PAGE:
Incidentally, my other problem with the prequels is the pacing. Episode 2 took an incredibly long time to show the romantic relationship. An unnecessarily long time in my opinion. That time could have instead been used to give more time to the transition to evil that Anakin goes through, which seemed extremely rushed - we go from watching his mom die to killing children in how many minutes? After having watched the Phantom Edit and the Attack of the Phantom (the first fan edits of the prequels) I have to say that they help immensely from this fan's perspective. I'd actually like to see a tighter edit of the Phantom Menace (and I'd like to put the original crawls back) so I might have to do that before little Ultimus is old enough to see it.

So we follow the prequels with Rogue One and a rewatch of Episode 4.

But this does lead us to a slight problem. What's next? We could move on to 7-9 after rewatching Episode 4: A New Hope, but this has a slight issue. Episode 7, which I actually like quite a bit, walks a really fine line between being a remake/ripoff of Episode 4 and being an homage. And that's fine, but I think it would lean to the "remake/ripoff" if you had just seen Episode 4 prior. So that's a problem. One option, if you have the time, is to just go ahead and also rewatch 5 and 6. It's how many of us who grew up with Star Wars saw it, and they're great movies, so why not see them again? This is a particularly good solution if you're pacing the movies out over many years (for children to watch, for example).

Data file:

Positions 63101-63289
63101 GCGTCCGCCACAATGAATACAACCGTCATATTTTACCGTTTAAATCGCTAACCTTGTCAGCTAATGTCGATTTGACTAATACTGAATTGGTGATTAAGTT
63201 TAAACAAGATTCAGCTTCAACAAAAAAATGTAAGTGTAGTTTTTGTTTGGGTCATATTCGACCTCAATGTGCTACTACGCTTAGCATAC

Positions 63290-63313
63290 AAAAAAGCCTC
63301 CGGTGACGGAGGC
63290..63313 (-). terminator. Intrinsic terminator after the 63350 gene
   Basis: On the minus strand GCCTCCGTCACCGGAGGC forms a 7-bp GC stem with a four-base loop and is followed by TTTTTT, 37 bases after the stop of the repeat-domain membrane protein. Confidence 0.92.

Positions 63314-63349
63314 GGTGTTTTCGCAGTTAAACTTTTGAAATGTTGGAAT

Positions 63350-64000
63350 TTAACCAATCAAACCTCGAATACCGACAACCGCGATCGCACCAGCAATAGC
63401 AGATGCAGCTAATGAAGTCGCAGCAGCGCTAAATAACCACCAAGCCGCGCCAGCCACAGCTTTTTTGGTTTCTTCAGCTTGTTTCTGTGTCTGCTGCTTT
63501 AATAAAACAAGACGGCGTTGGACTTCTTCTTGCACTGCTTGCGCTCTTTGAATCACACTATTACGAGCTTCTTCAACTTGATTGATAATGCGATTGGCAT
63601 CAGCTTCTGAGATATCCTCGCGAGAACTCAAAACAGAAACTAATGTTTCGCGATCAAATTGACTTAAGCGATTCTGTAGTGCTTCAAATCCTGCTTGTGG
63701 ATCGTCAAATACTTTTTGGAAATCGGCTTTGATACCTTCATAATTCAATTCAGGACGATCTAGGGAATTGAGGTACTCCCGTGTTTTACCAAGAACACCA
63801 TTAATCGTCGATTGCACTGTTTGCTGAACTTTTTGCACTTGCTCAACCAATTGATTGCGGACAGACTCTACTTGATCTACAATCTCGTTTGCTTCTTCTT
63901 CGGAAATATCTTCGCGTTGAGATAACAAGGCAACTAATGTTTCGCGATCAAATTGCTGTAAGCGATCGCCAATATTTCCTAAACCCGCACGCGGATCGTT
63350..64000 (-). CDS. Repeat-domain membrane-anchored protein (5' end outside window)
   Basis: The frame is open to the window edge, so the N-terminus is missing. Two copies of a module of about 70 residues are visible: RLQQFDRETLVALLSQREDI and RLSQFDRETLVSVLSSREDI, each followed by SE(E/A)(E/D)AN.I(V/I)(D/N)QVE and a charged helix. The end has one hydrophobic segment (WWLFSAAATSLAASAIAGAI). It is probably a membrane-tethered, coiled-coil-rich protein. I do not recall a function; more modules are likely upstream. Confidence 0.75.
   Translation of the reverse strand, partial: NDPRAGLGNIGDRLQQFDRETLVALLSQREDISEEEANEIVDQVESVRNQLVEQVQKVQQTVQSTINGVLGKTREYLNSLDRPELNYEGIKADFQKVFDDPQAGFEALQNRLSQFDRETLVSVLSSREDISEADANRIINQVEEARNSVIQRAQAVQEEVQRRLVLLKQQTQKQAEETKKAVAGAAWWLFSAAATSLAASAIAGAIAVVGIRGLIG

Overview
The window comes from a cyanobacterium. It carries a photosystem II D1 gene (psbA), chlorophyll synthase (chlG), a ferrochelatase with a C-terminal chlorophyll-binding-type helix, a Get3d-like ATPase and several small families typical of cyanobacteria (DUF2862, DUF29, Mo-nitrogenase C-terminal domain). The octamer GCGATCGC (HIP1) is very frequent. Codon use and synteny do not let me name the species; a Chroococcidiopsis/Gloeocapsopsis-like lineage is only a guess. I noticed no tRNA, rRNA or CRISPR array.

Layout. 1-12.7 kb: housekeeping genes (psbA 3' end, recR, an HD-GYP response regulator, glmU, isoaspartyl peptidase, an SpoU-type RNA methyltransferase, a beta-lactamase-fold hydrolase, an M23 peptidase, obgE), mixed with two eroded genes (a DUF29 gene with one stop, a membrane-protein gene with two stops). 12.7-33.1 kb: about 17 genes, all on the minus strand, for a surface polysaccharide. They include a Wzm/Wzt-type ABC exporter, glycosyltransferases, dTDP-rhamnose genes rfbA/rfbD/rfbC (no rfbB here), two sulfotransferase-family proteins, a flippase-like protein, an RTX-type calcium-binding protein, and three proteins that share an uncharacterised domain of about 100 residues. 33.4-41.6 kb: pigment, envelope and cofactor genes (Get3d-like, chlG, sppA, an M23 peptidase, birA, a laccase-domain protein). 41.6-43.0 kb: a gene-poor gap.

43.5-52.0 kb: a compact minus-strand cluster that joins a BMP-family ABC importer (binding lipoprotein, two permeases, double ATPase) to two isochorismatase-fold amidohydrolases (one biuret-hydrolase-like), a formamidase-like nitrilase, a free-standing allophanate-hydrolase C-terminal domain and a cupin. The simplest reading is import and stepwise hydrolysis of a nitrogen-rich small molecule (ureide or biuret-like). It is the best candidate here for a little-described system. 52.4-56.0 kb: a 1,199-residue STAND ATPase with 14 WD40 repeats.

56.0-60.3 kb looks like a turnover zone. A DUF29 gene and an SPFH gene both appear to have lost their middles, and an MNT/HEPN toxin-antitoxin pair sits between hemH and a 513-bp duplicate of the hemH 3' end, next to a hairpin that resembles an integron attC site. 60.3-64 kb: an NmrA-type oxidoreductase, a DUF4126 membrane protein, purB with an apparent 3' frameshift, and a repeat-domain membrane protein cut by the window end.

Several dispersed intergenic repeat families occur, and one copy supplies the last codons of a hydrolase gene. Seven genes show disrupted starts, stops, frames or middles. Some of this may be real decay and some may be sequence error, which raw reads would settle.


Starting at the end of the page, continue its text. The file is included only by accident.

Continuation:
The other option also solves the question of the Solo series. Why not put the Solo series as a flashback after the rewatch of 4, then move on to 7-9? All of this now assumes that you don't despise the Solo movie(s) as some fans do. If you do, just skip the Solo inclusion here. But there's a decent chance that Solo will be eventually made into a trilogy. The film didn't do as well financially to guarantee this, but the actors have signed on for doing two more films. I think it's fair to say that Disney will find reason to make future Star Wars content.

Solo after Episode 4 would, however, be a flashback - the timeline for Solo is after Episode 3 and before Rogue One/A New Hope. So why not watch it then? That makes some sense, except Episode 3 leads us to Rogue One and Episode 4 pretty directly, ending with the construction of the Death Star and all. So it would be jumping back in time. But we've already done that with the prequels, and here's why it makes sense. If you look at Episode 7 as a Star Wars fan, then by far the biggest moment in the film is Han. So any Solo movies should either be before or after Episode 7. If we see them before, they only build up the character even more before Episode 7 happens, making the emotional content even more powerful. And that also let's us take a break between Episode 4: A New Hope and Episode 7: A New New Hope

Then we just roll through 7, 8 and 9 to see the final trilogy in the series and viola, you are now a Jedi!

The Order Of The Jedi


1 Episode IV New Hope (despecialized)
2 Episode V Empire Strikes Back (Special Edition?)
3 Episode VI Return of the Jedi (despecialized)
4 Episode I Phantom Menace (edited)
5 Episode II Attack of the Clones
6 Episode III Revenge of the Sith
7 Rogue One
8 Optional: Episode IV New Hope (and optionally V + VI!)
9 Solo
10 Episode VII Force Awakens
11 Episode VIII Last Jedi
12 Episode IX Rise of Skywalker

I still haven't figured out where to throw Solo into the mix, and I'm sure that new movies will be made, so this is a tentative listing.

More DaveOpinions | Who is this Dave Guy anyways?